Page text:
We need more and Jesus seems to be saying the same thing.

When we start believing that Jesus is all that I need, I think we hurt our spiritual growth.

There was a prayer chorus I learned once:

He’s all I need, he’s all I need,
Jesus is all I need.
He’s all I need, he’s all I need,
All I will ever need.

I think I learned that when I was in Jr High
          That was about the same time I began to notice girls

I realized that no matter how close Jesus and I grew together --- I doubted that he would be able to replace that of a girl

Actually, no matter what our age,
          no matter how deep and vital our relationship with Jesus
                   and no matter how committed we are to following his example
                             and trusting his teaching,
it’s pretty rare finding one of us who really finds that faith in Jesus alone is enough for spiritual health.

And I really believe --- if we pay attention to what Jesus was saying about being the Bread of Life --- I think it is safe to say that he never intended to be all that we ever need!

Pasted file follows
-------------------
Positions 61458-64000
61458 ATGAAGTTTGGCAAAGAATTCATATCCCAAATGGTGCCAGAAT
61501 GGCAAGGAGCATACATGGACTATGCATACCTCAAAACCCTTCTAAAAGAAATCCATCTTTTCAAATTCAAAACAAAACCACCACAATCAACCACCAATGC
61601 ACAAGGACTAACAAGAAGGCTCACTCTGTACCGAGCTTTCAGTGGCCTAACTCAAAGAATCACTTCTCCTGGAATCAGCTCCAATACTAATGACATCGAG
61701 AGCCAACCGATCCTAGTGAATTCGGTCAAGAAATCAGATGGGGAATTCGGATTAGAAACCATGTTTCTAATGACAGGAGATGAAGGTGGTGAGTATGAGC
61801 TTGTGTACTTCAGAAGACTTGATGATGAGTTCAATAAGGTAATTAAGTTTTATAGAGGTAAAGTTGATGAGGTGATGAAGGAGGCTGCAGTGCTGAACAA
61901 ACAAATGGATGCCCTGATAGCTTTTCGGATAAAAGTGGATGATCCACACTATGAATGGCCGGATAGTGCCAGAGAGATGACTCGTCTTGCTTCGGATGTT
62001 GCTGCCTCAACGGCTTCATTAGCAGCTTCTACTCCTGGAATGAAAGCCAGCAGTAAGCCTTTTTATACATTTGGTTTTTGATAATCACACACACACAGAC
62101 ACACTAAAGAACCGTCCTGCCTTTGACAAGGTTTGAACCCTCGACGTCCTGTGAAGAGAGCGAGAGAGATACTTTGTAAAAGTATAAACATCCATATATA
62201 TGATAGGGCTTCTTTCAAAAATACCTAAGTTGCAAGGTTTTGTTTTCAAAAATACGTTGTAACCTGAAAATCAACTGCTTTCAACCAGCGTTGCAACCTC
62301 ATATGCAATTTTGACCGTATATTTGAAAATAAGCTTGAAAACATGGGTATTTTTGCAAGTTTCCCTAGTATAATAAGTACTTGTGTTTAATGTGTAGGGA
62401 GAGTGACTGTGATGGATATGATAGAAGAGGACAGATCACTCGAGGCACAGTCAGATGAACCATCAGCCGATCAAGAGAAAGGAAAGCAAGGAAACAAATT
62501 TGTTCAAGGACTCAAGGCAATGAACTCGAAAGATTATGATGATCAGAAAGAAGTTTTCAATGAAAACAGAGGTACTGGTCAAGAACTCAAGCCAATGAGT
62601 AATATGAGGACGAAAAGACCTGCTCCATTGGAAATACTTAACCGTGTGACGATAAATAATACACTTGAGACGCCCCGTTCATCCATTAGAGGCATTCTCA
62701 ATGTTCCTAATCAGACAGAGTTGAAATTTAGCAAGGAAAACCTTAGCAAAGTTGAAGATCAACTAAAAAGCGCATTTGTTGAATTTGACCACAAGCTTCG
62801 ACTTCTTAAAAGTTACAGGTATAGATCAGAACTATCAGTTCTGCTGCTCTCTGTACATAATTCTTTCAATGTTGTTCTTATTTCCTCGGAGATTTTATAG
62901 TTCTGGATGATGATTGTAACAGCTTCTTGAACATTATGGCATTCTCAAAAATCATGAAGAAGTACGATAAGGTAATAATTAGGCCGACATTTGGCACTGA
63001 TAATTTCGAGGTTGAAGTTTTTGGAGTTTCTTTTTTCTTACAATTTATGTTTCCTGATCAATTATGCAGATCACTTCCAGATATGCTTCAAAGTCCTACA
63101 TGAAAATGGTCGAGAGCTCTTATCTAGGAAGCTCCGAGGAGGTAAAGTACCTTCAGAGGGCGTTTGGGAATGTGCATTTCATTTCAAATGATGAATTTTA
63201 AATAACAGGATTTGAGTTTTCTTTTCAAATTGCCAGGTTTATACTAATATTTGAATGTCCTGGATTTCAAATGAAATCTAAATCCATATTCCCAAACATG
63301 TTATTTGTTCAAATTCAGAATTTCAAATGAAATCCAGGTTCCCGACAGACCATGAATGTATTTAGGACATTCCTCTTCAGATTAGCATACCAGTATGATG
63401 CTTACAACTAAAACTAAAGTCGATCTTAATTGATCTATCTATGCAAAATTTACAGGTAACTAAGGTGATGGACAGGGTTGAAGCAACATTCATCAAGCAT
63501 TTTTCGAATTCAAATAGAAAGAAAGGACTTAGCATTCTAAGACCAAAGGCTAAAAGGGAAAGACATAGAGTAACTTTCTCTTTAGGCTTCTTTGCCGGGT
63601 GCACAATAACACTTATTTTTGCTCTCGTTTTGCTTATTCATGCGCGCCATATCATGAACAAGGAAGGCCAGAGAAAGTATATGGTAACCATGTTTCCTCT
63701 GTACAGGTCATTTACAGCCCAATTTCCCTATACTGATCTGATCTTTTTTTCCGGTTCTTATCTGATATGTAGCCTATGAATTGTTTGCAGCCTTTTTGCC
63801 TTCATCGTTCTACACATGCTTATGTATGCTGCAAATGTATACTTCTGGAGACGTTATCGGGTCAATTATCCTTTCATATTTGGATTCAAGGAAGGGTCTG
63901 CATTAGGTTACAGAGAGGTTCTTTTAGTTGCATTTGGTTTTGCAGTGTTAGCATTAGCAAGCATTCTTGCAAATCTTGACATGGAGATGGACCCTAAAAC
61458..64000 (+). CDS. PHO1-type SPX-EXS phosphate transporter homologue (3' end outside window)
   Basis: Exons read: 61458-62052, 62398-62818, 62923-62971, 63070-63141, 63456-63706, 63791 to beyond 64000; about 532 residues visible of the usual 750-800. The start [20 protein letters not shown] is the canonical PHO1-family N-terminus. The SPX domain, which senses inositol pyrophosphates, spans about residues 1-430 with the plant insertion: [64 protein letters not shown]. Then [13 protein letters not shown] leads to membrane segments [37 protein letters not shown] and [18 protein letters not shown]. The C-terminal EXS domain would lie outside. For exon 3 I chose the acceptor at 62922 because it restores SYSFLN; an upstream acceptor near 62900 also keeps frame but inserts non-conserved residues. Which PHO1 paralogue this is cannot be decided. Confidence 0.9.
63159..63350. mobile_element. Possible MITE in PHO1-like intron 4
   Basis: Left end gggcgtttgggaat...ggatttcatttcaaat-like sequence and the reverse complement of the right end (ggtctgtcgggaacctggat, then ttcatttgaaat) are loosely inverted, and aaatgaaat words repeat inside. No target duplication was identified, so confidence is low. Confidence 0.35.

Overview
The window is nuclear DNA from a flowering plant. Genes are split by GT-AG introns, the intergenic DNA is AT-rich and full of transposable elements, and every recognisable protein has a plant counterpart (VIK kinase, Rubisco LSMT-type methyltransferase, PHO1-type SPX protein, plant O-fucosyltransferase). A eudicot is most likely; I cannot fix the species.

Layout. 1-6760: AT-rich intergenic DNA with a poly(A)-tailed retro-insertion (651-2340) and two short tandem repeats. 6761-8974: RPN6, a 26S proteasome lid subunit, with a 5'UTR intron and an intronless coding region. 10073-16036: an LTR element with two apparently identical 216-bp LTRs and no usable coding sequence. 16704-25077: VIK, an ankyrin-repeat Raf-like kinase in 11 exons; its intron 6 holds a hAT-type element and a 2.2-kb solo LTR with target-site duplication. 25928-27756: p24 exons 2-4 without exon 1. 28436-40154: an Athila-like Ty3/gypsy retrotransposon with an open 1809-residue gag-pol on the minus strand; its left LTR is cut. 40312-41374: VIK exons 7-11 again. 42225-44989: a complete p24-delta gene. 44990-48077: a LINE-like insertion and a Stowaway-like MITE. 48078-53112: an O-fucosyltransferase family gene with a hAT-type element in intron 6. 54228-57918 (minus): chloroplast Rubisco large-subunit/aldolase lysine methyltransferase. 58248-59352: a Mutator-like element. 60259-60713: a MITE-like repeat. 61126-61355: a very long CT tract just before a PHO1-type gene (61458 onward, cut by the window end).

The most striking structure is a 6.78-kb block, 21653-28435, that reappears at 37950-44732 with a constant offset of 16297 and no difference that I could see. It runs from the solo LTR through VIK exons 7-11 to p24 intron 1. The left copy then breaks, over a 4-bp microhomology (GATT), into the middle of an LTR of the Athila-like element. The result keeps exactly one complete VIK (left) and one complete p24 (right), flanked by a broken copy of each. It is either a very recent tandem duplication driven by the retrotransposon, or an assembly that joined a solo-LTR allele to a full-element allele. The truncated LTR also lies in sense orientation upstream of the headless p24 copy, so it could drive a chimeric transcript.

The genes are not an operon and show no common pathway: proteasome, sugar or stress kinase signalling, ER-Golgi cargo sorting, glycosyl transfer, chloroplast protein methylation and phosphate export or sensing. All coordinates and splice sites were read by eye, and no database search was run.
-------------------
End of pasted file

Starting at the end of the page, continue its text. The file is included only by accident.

In the first century, of course, all the actual bread was whole grain.
The refining process that yields white bread had not yet been invented, but neither had the capacity to enrich bread either, so the whole-grain bread of Jesus’ day was even less nutritionally complete than our bread today.

So we can assume Jesus’ bread-of-life statement meant that faith in him is the essential foundation of a spiritual life, but is not everything we need for spiritual health.

I think that is one of the reasons, from the time of the early church on that Christians have found it essential to meet together for worship and fellowship.

The author of the book of Hebrews wrote:  (Hebrews 10:24-25)
Let us consider how to provoke one another to love and good deeds, not neglecting to meet together, as is the habit of some, but encouraging one another

The simple fact is ---- Jesus is not all that we need!

Jesus is the Bread of Life ---- but not the whole meal!

But on the flip side of all of this there is another issue we need to address: